The On-Pack Recycling Label (OPRL) will see a review of its rules – which will for the first time take account of current recycling infrastructure.
The revised rules will take account of sorting processes at Materials Recovery Facilities (MRFs) and the likelihood of recyclate being reprocessed into packaging or other products.
A steering group – made up of members from across the packaging and waste management industry – aims to make recommendations to the OPRL board by October, meaning new rules can be put into place by the end of the year. The group met for the first time on July 3.
Draft rules produced by the steering group will then be reviewed by experts from academia, NGOs and industry.
Stuart Lendrum, OPRL director, said the review would make sure labelling better reflected the reality of recycling today.
He added: “This review will not only ensure our labels reflect the whole recycling process for the first time, going beyond collections to sortation and reprocessing, it will also take us towards a binary labelling system, as envisaged in the recent UK Governments’ joint consultation.
“Since we’re undertaking this ahead of consistent collections or additional infrastructure investment occurs, there may be areas where the Steering Group feel it is too early yet to make that decision, but that’s our aspiration.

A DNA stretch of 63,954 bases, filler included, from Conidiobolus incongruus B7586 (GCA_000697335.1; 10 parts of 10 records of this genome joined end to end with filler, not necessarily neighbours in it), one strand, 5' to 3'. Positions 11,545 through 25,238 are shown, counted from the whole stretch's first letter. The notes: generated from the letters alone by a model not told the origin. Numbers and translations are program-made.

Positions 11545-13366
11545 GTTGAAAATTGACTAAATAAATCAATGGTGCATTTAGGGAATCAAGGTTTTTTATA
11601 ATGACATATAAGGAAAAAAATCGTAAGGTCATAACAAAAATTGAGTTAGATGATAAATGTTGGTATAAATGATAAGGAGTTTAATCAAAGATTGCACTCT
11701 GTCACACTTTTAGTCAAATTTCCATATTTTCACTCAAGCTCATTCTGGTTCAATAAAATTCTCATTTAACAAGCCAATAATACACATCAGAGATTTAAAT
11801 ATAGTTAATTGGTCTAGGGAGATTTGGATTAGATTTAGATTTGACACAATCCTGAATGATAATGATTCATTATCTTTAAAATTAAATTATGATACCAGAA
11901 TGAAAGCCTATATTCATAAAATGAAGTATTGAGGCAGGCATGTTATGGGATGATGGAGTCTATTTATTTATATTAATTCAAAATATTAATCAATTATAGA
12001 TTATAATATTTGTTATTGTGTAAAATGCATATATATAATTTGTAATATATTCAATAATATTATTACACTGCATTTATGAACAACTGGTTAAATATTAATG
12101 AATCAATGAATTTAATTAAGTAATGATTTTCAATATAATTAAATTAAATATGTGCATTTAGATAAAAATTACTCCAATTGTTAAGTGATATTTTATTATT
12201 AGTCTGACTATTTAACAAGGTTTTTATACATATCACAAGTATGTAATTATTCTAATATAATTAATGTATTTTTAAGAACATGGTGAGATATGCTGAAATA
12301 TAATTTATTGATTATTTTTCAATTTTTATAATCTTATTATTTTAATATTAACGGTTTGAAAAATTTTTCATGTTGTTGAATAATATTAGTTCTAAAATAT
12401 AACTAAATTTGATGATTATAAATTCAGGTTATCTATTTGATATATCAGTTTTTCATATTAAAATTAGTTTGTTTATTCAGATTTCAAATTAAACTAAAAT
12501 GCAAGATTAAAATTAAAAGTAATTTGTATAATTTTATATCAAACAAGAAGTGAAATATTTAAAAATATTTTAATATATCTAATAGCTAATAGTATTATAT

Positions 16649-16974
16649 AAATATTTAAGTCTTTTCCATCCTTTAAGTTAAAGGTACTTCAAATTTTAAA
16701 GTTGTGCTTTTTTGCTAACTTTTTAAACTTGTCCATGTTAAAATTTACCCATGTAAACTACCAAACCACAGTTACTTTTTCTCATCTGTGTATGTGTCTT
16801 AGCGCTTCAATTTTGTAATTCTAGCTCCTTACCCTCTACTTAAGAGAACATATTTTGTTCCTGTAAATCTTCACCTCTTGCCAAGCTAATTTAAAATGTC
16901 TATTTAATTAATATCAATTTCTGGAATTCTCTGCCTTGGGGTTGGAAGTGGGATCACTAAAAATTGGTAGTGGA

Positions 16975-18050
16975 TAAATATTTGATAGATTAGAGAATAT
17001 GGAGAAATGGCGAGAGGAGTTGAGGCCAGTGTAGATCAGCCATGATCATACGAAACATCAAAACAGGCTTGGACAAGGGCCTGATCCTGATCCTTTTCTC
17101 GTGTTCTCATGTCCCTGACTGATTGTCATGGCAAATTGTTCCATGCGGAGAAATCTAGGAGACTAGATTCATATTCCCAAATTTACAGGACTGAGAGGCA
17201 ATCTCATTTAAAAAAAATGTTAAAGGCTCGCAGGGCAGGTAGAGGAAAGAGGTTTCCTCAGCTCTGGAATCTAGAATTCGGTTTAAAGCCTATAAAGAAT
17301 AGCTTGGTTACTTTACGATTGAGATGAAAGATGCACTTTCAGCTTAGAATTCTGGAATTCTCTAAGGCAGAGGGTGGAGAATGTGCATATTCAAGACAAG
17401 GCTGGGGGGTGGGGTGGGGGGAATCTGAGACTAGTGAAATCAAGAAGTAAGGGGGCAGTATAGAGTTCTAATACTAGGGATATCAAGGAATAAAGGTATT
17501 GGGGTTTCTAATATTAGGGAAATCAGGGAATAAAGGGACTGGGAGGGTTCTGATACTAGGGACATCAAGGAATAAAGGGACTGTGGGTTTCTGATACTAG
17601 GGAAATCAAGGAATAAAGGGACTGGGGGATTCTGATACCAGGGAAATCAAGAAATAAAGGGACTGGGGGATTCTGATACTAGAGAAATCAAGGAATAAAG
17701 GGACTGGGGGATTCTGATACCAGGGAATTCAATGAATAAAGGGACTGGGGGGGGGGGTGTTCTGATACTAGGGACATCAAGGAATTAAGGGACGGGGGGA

“And to support that move, OPRL has commissioned consumer insight research on the most effective calls to action for our labels in future.”
Mr Lendrum will chair the 15-strong steering group, which will also include Helen Bird and Adam Herriott of WRAP, Alison Bramfitt of Nestle, Paul East of Recoup, Iain Ferguson of Co-op and Adam Read of Suez, amongst others.
OPRL is considered the most widely recognised recycling label in the UK and claims 3 in 4 consumers recognise OPRL labels and act upon them, according to 2018 research.
“The public is demanding more information on recyclability and wants to be assured of its accuracy – 84% check packaging for recycling advice.”
Jane Bevis, Chair of OPRL, explained that there was public appetite for better guidance on recycling and the review was part of OPRL’s investment in satisfying this.
She said: “The public is demanding more information on recyclability and wants to be assured of its accuracy – 84% check packaging for recycling advice.
“The extensive discussions already undertaken in the UK Plastics Pact’s fora and by the CPI/WRAP group on paper and board recyclability gives us a substantial body of work and wide cross-sector consensus to draw on.
“This work will also inform our world-leading recyclability evaluation tool update, PREP, offering ISO14021-compliant assessments for self-evaluated claims.”